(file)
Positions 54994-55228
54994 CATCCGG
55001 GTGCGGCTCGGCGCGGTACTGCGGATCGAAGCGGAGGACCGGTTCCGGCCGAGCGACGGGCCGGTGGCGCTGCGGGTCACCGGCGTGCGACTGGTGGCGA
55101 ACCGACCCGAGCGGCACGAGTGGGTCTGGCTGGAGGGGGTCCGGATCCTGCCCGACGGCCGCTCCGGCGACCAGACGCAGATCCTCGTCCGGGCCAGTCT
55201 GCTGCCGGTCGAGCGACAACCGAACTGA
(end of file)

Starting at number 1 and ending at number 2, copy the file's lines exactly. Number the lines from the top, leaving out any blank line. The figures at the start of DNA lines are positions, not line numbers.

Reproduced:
Positions 54994-55228
54994 CATCCGG